Specific cholesterol binding site in β2AR with the cholesterol consensus motif displayed with side chain positions of the conserved amino acid residues, as found in (A) the crystal structure (ref. 17) and (B) during our simulation. In the simulation snapshot, residues are colored according to their strength of interaction with cholesterol (red represents the weakest and blue represents the strongest interaction). (C) As to the time-dependent distance between H4 and its average position, as the H4 helix fluctuates around its average location, shown here are results for the standard deviation of the distance fluctuations. Data are given for cases, where IC1 is occupied (blue) or unoccupied (orange) by cholesterol.

https://doi.org/10.7554/eLife.18432.016
Figure 3 with 1 supplement
Effect of cholesterol on the active conformation of β2AR.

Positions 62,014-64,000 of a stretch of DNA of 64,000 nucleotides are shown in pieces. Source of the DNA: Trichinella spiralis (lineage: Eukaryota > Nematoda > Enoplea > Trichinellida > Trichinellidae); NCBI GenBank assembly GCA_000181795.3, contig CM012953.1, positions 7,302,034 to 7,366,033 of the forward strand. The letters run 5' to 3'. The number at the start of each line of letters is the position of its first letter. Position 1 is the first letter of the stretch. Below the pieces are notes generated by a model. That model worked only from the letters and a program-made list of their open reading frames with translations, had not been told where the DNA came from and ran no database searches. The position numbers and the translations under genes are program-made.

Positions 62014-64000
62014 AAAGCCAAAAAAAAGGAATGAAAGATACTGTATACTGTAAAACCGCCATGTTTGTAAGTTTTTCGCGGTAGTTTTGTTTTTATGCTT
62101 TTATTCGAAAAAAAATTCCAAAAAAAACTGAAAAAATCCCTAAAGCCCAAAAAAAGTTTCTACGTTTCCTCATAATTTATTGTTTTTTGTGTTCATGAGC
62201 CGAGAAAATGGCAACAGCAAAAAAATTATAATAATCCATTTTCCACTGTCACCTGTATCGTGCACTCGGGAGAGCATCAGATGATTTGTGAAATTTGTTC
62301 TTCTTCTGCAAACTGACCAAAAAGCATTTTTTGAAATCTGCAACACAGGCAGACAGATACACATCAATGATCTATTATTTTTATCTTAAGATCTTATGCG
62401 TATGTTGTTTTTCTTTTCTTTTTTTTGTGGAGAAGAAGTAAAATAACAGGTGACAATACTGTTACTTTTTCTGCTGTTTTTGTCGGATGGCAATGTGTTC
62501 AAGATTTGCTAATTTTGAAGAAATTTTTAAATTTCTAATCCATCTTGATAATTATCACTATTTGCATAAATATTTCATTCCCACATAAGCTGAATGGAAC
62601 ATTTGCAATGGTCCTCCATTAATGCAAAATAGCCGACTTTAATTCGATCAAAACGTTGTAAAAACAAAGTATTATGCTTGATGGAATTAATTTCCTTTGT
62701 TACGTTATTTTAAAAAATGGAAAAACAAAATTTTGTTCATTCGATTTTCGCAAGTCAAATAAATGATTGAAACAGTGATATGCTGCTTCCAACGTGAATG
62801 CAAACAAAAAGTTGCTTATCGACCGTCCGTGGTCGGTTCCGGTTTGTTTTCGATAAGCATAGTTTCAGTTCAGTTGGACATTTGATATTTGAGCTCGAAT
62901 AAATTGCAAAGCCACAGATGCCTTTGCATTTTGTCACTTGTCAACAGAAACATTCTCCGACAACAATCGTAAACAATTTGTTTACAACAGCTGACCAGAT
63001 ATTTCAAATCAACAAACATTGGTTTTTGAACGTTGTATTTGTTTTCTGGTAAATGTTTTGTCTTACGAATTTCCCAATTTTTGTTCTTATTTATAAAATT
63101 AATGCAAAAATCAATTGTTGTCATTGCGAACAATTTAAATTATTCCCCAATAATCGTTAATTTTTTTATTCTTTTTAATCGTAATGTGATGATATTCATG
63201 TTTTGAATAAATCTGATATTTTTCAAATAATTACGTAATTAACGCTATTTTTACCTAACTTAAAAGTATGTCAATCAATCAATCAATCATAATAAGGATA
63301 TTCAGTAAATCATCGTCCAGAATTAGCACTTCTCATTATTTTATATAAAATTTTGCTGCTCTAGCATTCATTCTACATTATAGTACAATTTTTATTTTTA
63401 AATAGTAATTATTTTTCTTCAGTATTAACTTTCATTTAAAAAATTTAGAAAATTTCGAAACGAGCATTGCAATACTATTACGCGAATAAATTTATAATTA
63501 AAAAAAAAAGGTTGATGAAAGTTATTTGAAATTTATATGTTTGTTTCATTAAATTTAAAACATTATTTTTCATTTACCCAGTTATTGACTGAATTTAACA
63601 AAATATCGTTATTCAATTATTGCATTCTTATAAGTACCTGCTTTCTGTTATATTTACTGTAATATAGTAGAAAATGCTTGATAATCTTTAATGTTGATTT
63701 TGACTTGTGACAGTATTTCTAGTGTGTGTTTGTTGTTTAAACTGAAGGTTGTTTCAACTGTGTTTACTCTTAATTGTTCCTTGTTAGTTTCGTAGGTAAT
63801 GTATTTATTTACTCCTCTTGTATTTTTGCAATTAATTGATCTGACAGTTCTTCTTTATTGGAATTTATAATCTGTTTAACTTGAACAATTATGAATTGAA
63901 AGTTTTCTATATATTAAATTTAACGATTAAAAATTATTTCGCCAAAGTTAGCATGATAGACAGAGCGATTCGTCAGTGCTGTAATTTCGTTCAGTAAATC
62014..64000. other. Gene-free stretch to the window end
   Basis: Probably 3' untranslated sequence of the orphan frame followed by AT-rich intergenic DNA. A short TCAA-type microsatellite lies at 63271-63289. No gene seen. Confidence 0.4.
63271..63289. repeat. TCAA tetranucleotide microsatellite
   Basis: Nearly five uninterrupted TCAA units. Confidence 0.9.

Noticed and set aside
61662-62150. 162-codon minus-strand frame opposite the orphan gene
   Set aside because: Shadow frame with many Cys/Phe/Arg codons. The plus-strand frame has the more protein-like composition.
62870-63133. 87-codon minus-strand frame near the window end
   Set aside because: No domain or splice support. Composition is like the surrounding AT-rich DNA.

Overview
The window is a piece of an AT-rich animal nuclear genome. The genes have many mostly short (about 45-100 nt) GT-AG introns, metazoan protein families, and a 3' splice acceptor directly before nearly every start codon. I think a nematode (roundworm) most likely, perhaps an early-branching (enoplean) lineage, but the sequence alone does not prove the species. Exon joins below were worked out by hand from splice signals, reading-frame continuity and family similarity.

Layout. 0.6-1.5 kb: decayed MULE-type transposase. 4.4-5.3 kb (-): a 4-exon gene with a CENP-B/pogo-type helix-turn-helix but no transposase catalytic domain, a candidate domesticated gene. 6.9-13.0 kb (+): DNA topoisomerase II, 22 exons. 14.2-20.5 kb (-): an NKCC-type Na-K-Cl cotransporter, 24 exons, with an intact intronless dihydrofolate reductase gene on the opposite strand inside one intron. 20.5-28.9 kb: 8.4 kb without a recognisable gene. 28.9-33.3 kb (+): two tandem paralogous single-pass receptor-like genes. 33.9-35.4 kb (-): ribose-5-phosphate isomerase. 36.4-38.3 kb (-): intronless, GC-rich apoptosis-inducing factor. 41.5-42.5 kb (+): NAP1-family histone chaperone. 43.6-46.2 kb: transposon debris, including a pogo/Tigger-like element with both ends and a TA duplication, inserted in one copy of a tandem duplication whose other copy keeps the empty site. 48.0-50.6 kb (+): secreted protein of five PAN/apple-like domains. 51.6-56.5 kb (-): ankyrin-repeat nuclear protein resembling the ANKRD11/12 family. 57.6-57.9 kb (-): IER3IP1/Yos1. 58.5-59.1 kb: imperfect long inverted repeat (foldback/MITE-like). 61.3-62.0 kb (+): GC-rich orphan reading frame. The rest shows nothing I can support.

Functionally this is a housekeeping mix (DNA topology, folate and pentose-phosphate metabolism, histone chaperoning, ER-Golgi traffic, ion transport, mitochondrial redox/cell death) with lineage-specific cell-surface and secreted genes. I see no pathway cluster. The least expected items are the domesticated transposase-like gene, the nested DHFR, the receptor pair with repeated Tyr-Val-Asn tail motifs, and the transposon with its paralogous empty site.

Cytosolic view of β2AR (A) in the beginning of a simulation (active state) as well as in representative simulation snapshots in (B) a DOPC bilayer and (C) in the presence of 40 mol% cholesterol. The dotted line represents the distance between the Cα atoms of R1313.50–E2686.30 (defined as LG), used to measure the fluctuation at the G protein-binding site. (D) Simulation snapshot (in the presence of 40 mol% cholesterol) showing cholesterol binding at the interaction sites of β2AR. (E) The time evolution of LG in systems with 0 (light red) and 40 mol% cholesterol (light blue). Corresponding 50-point running averages are shown in dark colors (red, blue). (F) 2D number densities of cholesterol around β2AR (cytosolic view). The individual transmembrane helixes of β2AR are numbered and shown in gray scale (as in Figure 2A,B).